OCD, Scrupulosity

Obsessive compulsive behavior.

We also call it scrupulosity.

We all know the senseless search for something trivial that was lost.

Novelist, pastor and sociologist Andrew Greeley tells the story of a very wealthy golfer who planned to golf.

The only problem?

He thought it would rain on his parade, on his 10th hole that day.

So he told his golfing partners to go ahead.

He'd meet there there once he found his favorite cap.

It wasn't in his duffle bag.

Or, his golf bag.

Or, in the clubhouse.

He looked again in all these places.

No find.

He asked his wife if she knew where that cap was.

"I threw it out; it's ugly."

He found it in the trash.

He put it on and drove to the golf course.

They were on the 12th hole.

And, it didn't even rain.

(The Gospel of St. Luke, Chapter 15, tells a similar story).

Paradise President Obama NOT Yet!

So two years into office, we expect the President of the good ole U.S. of A. to have stopped the bleeding and put us back into prosperity, or else . . .

Are we impatient?

Too quick to assess his legacy?

Afraid of losses in our own personal economy?

Perhaps greedy for the good ole days when the economy was flying high and we were in the black?

And, another President has us living the really good life?

I don't quite get all the divisiveness in this Nation I love.

I don't get what may be covert hate, and not so undercover by some who lack respect for the authority and Office of the President.

Even some who claim to follow the New Testament aren't willing to pray for and respect those in authority.

So. . . please tell me, please....

What are we encountering in America?

Are these the days back to McCarthyism?

Maybe racism?

Perhaps worse?

Tell me what's in all this name calling and anger about?

What's it all about?

Sunday, September 12, 2010



That's what I watched early into the morning as the History Channel chronicled the dust and ashes of the heap and hunks of steel beams blasting about in New York City that fateful day of 9/11/01.


Some want to move to recovery fast. Healing, however, takes time.

And, with this unhealed wound, I wonder how long?

Whatever time it takes is OK, nevertheless.

"O my God," echoes out loud with hours of eye-witness video footage of residents who watched the horror unfold before the face of so many.

Dust sprinkled all of them and covered the ground like snow on a wintry white night drizzed with ashes, bones, beams and human beings strewn across the street of Manhattan.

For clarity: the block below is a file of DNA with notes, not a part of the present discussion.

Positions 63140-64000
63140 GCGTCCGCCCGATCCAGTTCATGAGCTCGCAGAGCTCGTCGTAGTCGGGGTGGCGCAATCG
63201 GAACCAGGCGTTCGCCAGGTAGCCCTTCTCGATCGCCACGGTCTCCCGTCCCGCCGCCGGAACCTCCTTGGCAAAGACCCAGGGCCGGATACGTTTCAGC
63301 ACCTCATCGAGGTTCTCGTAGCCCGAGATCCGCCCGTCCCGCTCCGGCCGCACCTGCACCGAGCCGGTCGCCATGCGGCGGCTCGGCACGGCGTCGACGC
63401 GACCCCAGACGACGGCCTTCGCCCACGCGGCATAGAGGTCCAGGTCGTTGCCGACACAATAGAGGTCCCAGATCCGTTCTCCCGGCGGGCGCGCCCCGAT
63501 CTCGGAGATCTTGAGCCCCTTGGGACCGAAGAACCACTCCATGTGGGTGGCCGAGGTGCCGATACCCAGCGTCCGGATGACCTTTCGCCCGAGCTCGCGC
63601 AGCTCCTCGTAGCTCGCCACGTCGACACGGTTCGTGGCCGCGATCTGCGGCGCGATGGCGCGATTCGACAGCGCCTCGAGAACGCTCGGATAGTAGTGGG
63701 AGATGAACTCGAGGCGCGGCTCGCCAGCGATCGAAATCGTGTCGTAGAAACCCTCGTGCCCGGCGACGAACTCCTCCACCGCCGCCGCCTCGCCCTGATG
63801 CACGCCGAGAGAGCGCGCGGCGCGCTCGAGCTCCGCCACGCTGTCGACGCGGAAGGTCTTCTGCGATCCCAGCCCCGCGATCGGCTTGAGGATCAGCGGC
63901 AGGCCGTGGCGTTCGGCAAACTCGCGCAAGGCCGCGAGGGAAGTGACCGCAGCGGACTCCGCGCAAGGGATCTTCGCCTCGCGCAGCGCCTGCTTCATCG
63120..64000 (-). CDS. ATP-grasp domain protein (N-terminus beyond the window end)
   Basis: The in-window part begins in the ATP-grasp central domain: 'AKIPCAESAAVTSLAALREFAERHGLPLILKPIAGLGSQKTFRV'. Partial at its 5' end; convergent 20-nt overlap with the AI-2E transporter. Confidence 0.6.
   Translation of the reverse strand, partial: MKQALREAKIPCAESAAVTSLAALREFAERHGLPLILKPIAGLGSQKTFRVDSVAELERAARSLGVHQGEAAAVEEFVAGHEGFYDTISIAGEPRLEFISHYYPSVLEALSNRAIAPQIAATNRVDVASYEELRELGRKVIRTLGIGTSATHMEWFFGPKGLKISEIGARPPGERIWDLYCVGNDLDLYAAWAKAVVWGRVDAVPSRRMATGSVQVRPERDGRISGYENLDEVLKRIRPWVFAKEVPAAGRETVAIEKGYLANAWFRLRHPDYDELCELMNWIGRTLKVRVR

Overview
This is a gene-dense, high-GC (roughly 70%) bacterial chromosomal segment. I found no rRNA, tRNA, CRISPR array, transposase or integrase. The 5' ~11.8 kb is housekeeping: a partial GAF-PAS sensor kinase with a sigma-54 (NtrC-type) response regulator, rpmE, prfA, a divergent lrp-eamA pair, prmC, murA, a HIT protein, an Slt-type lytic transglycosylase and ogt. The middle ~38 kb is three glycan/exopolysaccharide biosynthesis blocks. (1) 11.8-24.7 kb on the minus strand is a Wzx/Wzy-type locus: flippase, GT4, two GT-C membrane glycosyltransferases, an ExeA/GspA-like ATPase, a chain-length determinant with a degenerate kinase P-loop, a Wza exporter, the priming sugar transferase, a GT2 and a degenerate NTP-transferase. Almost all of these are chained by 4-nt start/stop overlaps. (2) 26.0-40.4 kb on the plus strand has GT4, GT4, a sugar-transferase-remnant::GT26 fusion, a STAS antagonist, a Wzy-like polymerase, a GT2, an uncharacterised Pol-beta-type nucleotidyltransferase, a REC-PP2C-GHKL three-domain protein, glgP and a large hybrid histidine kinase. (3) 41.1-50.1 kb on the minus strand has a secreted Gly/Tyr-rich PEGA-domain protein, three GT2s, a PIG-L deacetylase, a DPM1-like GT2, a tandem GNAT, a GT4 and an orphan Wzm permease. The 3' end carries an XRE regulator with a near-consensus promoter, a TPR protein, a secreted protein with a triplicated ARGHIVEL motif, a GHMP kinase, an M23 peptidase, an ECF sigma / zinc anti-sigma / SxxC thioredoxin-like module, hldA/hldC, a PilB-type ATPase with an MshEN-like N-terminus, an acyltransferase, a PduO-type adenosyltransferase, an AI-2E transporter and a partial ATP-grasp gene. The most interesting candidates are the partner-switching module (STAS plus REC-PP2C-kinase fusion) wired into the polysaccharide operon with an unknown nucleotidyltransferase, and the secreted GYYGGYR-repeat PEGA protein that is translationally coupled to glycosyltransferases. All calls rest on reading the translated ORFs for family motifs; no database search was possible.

My heart ached, locked as I was into this "man's inhumanity to man," to quote the Detroit-connected Reinhold Neibuhr who defined what is called sin - missing the mark. Pride and pretension are descriptions of sin for Neibuhr.

Arrogance and acting as though any human is the center of the universe, above the Maker.
Pretending to be other than who God made each of us in the beauty each is with the face of God's image and likeness as Genesis notes in the Hebrew Scriptures.

The evil-doers, who claimed they wanted to cleanse themselves from impurity, missed the mark of God's law of love.
They didn't miss the two trade towers, but, they failed miserably in pretending to defend the actions of murder.

My tears poured as I watched, tired as I was, longing for my bed for sleep. I couldn't move as I relived this ninth anniversary of this memorial of murdered Americans (and so many others across the globe daily).

My heart was split apart like the structure tearing apart, metal and steel melting in the extreme heat from the ton of gasoline in the airplanes that bombed the USA that day.

Ashes, dust, and more.

The smell.

A month after 9/11 on foot at the sacred space, the smell of human flesh pervaded my nostrils.

More ache.

Remember, you are dust and into dust you will return.

Those words mark forheads of Christians with ash from burnt palm trees the first day of Lent, called Ash Wednesday. It is the start of the 40-day period of fasting, intense prayer, and almsgiving for believers who join with Jesus the Christ is the passion, suffering, dying, death and rising over 2,000 years ago.

You are dust.

The sacrament of the anointing - final rites - extreme unction - was prayed with victims struggling through the smoke. Priests were everywhere joined with firefighters and police providing comfort to the wounded.
They all were there. The whole world seemed to be there. It was. One globe under God, I thought. One family with some bad apples who committed this unspeakable crime.

Never again! Never, I pray God!

Everyone one of my sisters and brothers were running from the cloud of smoke and the imploding towers.

What's in it for me?

The words of one survivor who was a guest of the Mariott Hotel next to the towers on the fifth floor, say it all:

"I found myself asking have I been all my parents expected me to be," he voiced aloud, as he was certain his death neared when a falling brick showed with smoke from his hotel window.

A review of his life.

An examination of conscience.

He survived.

The questioning, however, follows each of us.

Remember, you are dust and into dust you will return.

Unity, charity and random acts of kindess every day.

What matters most centers suddenly.

Thursday, September 9, 2010

Sad State of Media Who Make Media Hounds Like Pastor Jones

Media make hounds for the media like Pastor Terry Jones.

It is a shame society has evolved to this. Glowing in so-called fame for a few is a product, however of the media.

Like a parent who spoils a young child who give her or him everything, the media looks for people to savor and relish in the glow of cameras for their moment.

Media is the lone institution who have gone unchallenged. Media hold the influence and have the final word, and, media knows it.

Pastor Terry Jones needs to get personal phone calls from clergy today. I beg clergy of all faith traditions to call him as soon as possible and speak truth in love. Call Pastor Jones at 362 371 2487.

Tonight I called him and left a voice mail asking him to quit this disgraceful behavior.

Tuesday, September 7, 2010

School Bells Ringing for End to Violence